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    Tuesday, November 29, 2022

    Example of better policing through improved understanding

    Loud and unexpected noises, chaotic situations and deviation from routine can be especially upsetting for those on the autism spectrum. Any of these situations can trigger extreme reactions.

    With this in mind, picture a typical interaction with law enforcement. They usually occur unexpectedly and can include wailing sirens, bright flashing lights, shouting and confusion. Such scenarios are upsetting for anyone, but for those on the autism spectrum, these incidents can be especially agonizing and traumatic.

    City of Groton Police Chief Mike Spellman and his department have taken steps to take some of the fear and stress out of police encounters with residents on the autism spectrum. Modeled on a program begun in Stonington, one that Spellman also had a hand in instituting when he served on the Board of Selectmen in that town, the Groton City Police recently launched a database of information about residents on the autism spectrum. Information is voluntarily supplied by family members and caregivers. It is designed to provide police with tools that can help ensure encounters go smoothly and calmly.

    Spellman said the information could range from the fact a person is a fan of the New England Patriots to knowing they always watch a particular television show or that macaroni and cheese is their go-to meal. All such information can help an officer build rapport and de-escalate, rather than enflame, a potentially tense situation.

    While the Groton program was inspired by the one launched in 2017 in Stonington, it also has gone beyond its counterpart in important ways. A Groton City officer is a certified instructor with ALEC, Autism and Law Enforcement Education Coalition, and Spellman said he envisions expanding the database for use with other groups of residents. Among these are residents with Alzheimer’s Disease and dementia.

    We applaud these Groton City Police efforts, which demonstrate a true dedication to understanding and serving its community. Nearly one in 50 children is diagnosed with autism spectrum disorder, according to statistics from Autism Speaks. The disorder is much more prevalent in boys: one in every 34.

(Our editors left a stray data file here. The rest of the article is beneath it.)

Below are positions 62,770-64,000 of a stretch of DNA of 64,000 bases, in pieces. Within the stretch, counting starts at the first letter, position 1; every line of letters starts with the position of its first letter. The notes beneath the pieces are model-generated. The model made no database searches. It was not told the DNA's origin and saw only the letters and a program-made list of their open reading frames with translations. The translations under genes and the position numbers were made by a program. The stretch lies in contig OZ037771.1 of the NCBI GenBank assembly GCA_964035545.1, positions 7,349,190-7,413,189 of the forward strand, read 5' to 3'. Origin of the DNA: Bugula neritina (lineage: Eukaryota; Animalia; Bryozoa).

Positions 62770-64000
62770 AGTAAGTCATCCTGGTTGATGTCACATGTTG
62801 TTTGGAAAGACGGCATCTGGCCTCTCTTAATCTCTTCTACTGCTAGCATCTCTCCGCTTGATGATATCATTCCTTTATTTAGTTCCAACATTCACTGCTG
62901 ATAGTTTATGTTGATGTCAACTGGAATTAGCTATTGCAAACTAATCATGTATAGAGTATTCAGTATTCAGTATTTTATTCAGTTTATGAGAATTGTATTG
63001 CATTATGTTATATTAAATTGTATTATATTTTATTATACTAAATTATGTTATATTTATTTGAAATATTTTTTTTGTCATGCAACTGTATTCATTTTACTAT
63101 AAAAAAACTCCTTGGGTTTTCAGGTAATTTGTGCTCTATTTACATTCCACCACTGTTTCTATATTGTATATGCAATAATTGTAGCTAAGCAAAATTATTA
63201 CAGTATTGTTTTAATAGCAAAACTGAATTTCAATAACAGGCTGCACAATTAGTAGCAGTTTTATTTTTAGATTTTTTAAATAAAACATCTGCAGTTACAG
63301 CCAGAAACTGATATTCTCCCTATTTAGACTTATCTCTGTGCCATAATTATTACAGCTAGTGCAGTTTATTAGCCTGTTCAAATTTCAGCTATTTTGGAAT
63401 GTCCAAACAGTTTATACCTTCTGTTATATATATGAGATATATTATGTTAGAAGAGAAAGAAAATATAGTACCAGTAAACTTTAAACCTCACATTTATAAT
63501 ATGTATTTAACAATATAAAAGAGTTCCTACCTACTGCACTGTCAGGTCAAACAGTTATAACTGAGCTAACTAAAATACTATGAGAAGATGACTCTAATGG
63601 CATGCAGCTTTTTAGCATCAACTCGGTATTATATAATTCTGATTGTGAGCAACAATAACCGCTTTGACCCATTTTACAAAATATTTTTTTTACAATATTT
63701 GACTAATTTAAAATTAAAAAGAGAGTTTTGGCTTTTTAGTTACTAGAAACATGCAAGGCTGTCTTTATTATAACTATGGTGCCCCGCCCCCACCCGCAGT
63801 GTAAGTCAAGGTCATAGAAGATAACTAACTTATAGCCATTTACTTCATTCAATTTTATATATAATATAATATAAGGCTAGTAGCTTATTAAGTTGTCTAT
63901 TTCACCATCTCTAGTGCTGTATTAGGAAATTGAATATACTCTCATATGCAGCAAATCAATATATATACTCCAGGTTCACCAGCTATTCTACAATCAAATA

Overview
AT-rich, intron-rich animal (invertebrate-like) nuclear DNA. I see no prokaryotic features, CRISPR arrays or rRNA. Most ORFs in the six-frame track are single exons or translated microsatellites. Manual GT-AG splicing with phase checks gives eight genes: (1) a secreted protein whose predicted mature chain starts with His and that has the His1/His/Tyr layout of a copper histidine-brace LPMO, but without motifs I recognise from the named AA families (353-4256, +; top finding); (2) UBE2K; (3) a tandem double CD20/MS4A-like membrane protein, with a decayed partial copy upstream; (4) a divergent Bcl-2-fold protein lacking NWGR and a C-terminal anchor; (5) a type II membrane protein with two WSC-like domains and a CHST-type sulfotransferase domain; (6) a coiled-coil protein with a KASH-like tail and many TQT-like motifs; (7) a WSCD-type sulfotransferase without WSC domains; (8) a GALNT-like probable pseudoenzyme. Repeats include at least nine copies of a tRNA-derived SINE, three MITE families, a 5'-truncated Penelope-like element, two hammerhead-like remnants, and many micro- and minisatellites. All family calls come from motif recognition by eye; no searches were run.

The advocacy group Autism Society of America estimates one in five young adults on the spectrum will have an encounter with law enforcement by the time they reach the age of 21. The group also notes that individuals with disabilities, including autism, are five times more likely to be incarcerated than those without disabilities. Such statistics are not indelible. Emphasizing de-escalation and rapport-building in the face of tense situations, as this program does, can make a difference.

    At recent community protests throughout the country, including many right here in southeastern Connecticut, residents have called for substantive changes in policing. The Groton City and Stonington programs are aimed at calmer and more effective dealing with residents with disabilities and not, as protests demanded, improving police handling of encounters with people of color. Still, the autism program is built on a foundation of basic human respect and dignity, of aiming to calm and defuse tension. These principles can and should be expanded and applied across the board to all populations to help develop stronger and more trusting police-community relationships.

    The Day editorial board meets regularly with political, business and community leaders and convenes weekly to formulate editorial viewpoints. It is composed of President and Publisher Tim Dwyer, Managing Editor Izaskun E. Larrañeta, staff writer Erica Moser and retired deputy managing editor Lisa McGinley. However, only the publisher and editorial page editor are responsible for developing the editorial opinions. The board operates independently from the Day newsroom.

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